This film opposes violence on the largest scale-without employing violence in the process. NORAD, which monitors airspace over North America, has created an automatic system to launch missiles when the U.S. is attacked, without any possibility of human interference. Meanwhile, a teenager named David (Matthew Broderick) is at home trying to tap into the computer of a software manufacturer to try out their new games. He accidentally connects to NORAD's computer and "plays" something called "Global Thermonuclear War." The FBI, thinking he's a spy or a terrorist, captures him. David realizes that he has accidentally set in motion an unstoppable series of commands that will lead to a real thermonuclear war. He escapes to seek out the scientist, now a recluse, who designed the program. They manage to figure out a way to teach the computer not to undertake an initiative that will leave no one a winner, concluding that in a nuclear-war scenario "the only winning move is not to play."
9. Helping Others
A Little Princess
(G) 7 and up
Compassion and empathy are important, but they are not enough. Those feelings must be translated into action that makes a difference. This film, based on a classic children's book, is about a wealthy little girl who helps others and who continues to be very generous even when she becomes poor and believes there is no one in the world who cares for her.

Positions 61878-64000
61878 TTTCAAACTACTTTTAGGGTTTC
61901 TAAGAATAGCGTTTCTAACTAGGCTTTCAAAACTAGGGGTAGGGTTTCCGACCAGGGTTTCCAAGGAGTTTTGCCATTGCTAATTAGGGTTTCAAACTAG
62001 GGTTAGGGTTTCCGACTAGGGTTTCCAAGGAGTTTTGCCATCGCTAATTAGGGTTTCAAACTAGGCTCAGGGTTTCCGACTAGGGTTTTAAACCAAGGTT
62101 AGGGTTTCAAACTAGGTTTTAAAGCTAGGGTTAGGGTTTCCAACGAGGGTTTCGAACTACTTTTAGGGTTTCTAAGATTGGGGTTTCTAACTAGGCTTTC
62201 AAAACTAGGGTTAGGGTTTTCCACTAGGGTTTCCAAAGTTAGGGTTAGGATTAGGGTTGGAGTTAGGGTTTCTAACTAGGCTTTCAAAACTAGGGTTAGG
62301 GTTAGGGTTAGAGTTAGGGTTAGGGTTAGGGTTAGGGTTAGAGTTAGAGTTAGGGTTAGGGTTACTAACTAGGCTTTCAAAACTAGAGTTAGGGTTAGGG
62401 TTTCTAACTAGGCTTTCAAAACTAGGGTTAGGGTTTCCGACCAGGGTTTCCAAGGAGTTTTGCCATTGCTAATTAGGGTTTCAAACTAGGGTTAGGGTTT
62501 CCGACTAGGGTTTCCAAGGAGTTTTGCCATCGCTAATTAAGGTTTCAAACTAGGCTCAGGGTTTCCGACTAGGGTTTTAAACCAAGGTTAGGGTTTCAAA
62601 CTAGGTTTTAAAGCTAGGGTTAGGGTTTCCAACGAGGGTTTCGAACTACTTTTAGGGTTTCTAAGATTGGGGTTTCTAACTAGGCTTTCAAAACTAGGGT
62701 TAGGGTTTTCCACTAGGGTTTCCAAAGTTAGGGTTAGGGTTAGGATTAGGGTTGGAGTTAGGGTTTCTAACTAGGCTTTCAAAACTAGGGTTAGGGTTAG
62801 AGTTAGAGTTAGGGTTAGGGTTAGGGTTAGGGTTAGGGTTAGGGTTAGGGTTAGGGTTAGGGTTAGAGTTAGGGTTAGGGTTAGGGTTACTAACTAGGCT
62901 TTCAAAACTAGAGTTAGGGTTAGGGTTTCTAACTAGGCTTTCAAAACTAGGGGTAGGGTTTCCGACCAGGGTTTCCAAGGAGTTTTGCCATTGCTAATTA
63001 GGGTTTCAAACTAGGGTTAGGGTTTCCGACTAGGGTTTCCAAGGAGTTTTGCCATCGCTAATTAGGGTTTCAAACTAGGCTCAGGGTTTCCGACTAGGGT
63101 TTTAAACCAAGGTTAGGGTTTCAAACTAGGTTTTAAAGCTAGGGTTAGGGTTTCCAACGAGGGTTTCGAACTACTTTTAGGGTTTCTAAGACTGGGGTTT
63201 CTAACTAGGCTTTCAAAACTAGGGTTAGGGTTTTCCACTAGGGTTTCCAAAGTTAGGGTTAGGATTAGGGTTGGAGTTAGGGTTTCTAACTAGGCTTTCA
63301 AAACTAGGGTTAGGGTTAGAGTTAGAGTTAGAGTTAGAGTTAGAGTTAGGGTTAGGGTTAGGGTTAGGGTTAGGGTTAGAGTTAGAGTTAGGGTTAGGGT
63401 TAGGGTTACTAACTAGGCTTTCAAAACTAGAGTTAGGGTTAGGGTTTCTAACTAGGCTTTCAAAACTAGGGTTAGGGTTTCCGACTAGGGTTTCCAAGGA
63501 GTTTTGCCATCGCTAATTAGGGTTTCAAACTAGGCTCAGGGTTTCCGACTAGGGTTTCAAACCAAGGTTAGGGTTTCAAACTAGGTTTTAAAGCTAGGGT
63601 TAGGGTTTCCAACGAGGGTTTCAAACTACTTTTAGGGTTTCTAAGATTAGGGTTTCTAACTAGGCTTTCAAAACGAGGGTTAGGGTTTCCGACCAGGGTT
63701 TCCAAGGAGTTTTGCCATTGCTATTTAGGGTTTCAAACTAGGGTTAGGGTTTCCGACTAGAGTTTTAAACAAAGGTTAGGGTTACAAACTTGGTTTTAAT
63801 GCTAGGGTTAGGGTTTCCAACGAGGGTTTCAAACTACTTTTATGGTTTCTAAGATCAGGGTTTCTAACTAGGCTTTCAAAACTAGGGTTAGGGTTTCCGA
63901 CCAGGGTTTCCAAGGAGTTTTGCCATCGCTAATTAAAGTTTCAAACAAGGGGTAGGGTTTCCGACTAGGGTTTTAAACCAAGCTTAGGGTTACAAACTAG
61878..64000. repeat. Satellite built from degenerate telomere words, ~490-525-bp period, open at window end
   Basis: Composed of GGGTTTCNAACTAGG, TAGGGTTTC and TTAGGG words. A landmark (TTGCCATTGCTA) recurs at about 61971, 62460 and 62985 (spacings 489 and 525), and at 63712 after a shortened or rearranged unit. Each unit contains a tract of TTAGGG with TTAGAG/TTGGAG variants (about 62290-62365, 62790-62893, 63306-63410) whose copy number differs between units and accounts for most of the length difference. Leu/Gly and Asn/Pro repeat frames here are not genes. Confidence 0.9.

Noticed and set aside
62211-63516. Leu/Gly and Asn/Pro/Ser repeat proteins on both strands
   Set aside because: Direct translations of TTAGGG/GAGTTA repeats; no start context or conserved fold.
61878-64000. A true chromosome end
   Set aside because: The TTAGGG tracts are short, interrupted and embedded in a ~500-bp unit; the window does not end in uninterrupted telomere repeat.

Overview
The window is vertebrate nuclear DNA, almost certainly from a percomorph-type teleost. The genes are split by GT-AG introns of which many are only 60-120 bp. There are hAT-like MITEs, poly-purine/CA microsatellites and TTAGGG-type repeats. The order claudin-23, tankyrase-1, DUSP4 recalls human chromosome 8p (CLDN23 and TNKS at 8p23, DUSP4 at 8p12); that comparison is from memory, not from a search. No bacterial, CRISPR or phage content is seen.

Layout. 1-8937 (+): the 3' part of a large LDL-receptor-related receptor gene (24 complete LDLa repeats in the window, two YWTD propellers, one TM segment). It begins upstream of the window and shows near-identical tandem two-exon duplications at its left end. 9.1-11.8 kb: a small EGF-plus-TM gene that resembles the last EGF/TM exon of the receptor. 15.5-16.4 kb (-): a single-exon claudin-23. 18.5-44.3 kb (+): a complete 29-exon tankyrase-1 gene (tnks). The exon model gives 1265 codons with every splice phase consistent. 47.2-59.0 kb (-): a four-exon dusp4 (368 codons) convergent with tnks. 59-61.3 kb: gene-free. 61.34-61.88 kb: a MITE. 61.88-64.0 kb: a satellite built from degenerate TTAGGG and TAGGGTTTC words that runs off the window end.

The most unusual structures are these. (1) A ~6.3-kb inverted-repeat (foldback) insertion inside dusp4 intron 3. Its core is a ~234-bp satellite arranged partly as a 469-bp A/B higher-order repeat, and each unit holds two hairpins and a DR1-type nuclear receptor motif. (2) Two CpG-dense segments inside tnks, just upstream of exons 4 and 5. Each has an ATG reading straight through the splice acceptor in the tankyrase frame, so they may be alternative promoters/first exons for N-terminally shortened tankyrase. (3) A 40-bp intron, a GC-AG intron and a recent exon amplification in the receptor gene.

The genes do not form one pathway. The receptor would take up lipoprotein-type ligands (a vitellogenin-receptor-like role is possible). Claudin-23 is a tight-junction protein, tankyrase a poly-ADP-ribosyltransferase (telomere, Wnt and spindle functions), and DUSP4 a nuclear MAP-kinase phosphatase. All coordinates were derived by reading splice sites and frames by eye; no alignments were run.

Sara Crewe (Leisel Matthews) is brought to Miss Minchin's boarding school by her adored father. She is the brightest girl in the school, with exquisite manners, but her odd fancies and her father's lavish provisions for her make the other girls uncomfortable or jealous. After Captain Crewe is reported missing in action, Miss Minchin takes everything from Sara and has her stay on at the school as a servant. Sara finds a way to keep her spirits up despite deprivation and abuse. In one instance, she is desperately hungry but gives almost all her food to a beggar child who is even hungrier. Her compassion inspires others--the baker who observes her is moved to give the beggar child a home.
(PG) 11 and up
Any high school English teacher will tell you that the first requirement for a story is conflict. As a result, many movies present us with issues of fairness and justice. Some do so directly, by taking us into the judicial system.
Adapted by Louis Sacher from his Newbery Award-winning book, "Holes" is the story of Stanley Yelnats (Shia LaBeouf), who is wrongfully accused of stealing a very valuable pair of sneakers and sentenced to a juvenile facility in the desert. Each boy there is required to dig a five-foot-deep hole every day. They are told it is to help them develop character, but could it be that the Warden (Sigourney Weaver) is looking for something that just might be buried in the endless stretch of sand that once was Green Lake? We cannot understand the answer to that question until we learn the stories of Stanley's pig-stealing great-great grandfather, who was cursed by a gypsy, and of the notorious outlaw of the Old West, Kissin' Kate Barlow. These two stories are interwoven with Stanley's, providing counterpoint and illumination on issues of fairness in and outside the justice system